Tuesday, March 4, 2008

what is a quintal?

in the coffee industry there are two units of weight that are thrown around: quintal (qq) and container. one might think they both reference one unit of weight and would not change, but remember the beauty of this industry is the complexity.

the dictionary defines a quintal as:
1.a unit of weight equal to 100 kilograms (220.5 avoirdupois pounds).
  1. A unit of weight in the U.S. Customary System equal to 100 pounds (45.36 kilograms). Also called cental, short hundredweight.
  2. A unit of weight in the British Imperial System equal to 112 pounds (50.80 kilograms). Also called quintal.
let the confusion begin. my coffee experience is in the Dominican Republic so my definitions relate to what i know there, i imagine there are more definitions in other countries.

1 (quintal) qq agua seca or humido or 30% humidity: 100kg this is coffee picked, de-pulped, washed and dried for 1 day in full sun. price offered by intermederary 2700pesos RD or 81.81USD.

1 qq retintado or 12% humidity: 100lb. pergamino - this is coffee picked, de-pulped, washed and dried completely. price offered by intermedieary 2900pesos RD or 87.87USD

1 qq en oro or green: 100lb. export or roast ready. small farmers do not have access to this because they do not have dry mills.

i had some low quality coffee to sell internally (to intermediaries) and posed the question about what is a quintal? the basic difference the change in weight unit (kg to lb.), and i even had one Dominican coffee buyer tell me the british definition was correct 112lb.! with all these different answers coming from the same small community, no wonder people who haven't visited origin might be confused by the quintal measurement.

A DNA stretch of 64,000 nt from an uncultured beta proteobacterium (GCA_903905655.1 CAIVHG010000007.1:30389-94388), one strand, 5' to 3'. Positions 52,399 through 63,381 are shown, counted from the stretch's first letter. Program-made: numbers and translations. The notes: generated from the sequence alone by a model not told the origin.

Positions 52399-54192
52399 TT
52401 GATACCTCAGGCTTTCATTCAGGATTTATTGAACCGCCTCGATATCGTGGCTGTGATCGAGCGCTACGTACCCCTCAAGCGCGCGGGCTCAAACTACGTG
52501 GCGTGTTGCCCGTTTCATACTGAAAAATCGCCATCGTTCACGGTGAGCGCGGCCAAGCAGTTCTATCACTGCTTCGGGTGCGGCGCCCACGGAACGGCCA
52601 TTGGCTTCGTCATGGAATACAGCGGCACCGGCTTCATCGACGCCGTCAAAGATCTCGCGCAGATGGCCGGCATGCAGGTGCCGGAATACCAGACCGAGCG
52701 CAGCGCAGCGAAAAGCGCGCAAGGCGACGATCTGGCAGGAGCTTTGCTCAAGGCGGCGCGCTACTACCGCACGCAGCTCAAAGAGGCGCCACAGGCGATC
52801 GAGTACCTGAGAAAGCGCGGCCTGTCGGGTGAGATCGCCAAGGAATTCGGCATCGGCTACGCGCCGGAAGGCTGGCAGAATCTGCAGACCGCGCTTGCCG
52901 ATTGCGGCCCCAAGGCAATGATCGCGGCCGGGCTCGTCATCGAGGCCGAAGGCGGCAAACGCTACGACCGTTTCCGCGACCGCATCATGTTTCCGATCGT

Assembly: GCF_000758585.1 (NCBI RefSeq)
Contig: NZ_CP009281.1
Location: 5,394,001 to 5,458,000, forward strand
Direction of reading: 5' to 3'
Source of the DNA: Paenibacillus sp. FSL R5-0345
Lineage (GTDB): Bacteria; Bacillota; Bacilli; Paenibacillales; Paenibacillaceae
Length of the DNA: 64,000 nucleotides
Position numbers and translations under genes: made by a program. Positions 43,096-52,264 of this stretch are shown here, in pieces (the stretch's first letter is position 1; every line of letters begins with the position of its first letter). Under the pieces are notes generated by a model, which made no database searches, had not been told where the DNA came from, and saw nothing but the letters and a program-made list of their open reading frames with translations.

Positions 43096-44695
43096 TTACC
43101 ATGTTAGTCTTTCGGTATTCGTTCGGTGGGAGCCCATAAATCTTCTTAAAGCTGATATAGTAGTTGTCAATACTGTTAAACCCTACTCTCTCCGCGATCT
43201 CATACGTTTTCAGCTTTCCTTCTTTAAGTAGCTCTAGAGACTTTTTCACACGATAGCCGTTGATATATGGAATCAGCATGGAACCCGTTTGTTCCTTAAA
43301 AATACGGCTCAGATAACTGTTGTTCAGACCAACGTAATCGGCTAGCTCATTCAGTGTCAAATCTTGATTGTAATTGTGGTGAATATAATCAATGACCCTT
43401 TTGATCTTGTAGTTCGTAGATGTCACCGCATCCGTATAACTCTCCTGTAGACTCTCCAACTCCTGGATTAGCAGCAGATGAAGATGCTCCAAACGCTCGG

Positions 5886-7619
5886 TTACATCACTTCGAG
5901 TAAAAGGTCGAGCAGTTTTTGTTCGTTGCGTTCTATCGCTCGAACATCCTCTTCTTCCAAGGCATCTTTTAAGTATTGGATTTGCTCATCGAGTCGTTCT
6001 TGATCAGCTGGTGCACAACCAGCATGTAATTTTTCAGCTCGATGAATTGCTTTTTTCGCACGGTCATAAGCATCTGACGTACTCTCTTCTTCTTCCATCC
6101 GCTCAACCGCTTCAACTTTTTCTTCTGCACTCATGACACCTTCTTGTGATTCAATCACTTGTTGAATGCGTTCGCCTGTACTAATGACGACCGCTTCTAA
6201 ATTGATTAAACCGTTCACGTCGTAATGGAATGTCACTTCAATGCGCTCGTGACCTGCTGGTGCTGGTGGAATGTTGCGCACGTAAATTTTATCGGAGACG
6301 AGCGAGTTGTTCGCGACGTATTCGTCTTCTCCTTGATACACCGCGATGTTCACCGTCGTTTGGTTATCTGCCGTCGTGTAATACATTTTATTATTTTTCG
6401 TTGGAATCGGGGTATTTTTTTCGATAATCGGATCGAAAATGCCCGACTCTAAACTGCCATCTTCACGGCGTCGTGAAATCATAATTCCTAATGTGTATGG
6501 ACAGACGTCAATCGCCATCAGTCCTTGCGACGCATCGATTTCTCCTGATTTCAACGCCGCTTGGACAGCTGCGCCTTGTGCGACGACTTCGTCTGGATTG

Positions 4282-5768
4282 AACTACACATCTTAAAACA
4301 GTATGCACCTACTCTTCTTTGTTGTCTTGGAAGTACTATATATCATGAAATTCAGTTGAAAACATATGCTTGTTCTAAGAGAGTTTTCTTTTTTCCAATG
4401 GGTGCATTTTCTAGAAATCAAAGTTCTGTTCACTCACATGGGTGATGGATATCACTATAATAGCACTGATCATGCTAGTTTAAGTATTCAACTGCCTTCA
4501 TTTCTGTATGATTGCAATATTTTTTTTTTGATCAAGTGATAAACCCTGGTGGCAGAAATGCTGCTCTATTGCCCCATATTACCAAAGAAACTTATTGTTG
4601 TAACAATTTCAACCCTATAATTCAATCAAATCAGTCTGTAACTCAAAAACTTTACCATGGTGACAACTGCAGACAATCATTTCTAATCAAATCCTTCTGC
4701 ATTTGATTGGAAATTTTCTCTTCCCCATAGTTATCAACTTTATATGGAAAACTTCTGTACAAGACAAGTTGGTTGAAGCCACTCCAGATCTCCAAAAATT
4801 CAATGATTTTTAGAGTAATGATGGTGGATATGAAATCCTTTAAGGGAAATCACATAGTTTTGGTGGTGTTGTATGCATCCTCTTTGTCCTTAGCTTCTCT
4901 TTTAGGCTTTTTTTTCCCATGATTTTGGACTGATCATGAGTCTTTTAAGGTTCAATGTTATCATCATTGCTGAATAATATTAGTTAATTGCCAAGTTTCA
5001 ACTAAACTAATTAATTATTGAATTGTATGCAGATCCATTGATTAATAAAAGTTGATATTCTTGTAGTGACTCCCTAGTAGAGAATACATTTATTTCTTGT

so i did some basic math: 1qq of 30% humidity weighs 220lb. sold for 81.81USD = .37 cents per lb; 1 qq of 12% humidity weighs 100lb. sells for 87.87 = .88 cents per lb. the problem is that most small farmers don't have a patio to dry their own coffee, so they are left with no choice but to sell to intermediaries.

farmers are businessmen. even if they are proud of their coffee they treat it like a bean crop - it is all about the weight. i.e. the first picking of the trees is often low quality. antonio saved it for me so i could sell it. when i got there it was moldy, dirty and weighed very little (i felt sorry for anyone who drank those beans). we sold it for the same price as my medium quality coffee picked 3 days earlier! systems like these do not develop sustainable coffee.

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